Etoile de Besseges

CaptureToday was a rest day, in preparation for a race I’m preemptively regretting, given tomorrow’s grim graphics on Meteo France. Luckily the route heads south first and the last part will be in the Cévennes, but there’s going to be a nasty middle section going back north. I need to find someone big and strong (and warm) to hide behind or I could end up being blown back to Nîmes.

But enough about tomorrow. If I have any fingers left you’ll hear all about it soon enough. The cyclosportive we’re taking part in tomorrow is an add-on to the inaugural pro stage race on the UCI Europe Tour calendar – l’Etoile de Bessèges. This professional race, which I’ve made my way out the door to see every year since 2011, is a real treat to experience, even with the cold. These early-season races are where bases are laid and hard men are forged. The weather is often brutal and I imagine this is when a young rider realizes what being a professional is about, i.e. getting on the bike day in and day out no matter what the conditions. In the 45 years it’s been running I think they’ve only ever cancelled one stage due to weather (but it was close two days ago, when the peloton stopped 3 times in protest).

For the spectator this event gives you glimpse into how cycling is woven into the fabric of local communities in France. Unlike the Tour de France, this event is run almost exclusively by volunteers and the spectators are definite fans, calling out names of riders I’d never heard of as they flew by. Unfortunately, with big-money warm-weather races taking place at the same time (Dubai, Qatar), there is talk of l’Etoile’s days being numbered. I selfishly hope that’s not the case.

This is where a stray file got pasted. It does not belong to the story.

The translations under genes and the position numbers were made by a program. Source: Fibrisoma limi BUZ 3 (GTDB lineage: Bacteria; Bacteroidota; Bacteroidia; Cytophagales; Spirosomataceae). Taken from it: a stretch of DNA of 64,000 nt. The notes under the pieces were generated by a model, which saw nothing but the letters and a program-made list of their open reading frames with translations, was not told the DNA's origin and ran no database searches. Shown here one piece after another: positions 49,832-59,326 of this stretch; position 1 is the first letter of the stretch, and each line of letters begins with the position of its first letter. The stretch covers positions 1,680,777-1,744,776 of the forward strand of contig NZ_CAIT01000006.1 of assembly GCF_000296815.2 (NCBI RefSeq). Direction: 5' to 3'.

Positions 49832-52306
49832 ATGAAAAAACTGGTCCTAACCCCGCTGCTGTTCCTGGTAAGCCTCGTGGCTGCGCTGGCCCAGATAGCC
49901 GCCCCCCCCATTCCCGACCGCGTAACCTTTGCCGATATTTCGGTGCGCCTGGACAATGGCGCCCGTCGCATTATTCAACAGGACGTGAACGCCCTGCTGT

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Start of the 300 meter ‘Mur de Laudun’, which the peloton climbed 4 times.

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I’m always struck how clean team buses are. How do they do that?

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Local riders down here look serious.

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Just before ‘le mur’

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Tony Gallopin, tongue-wagging and sprinting for the win.

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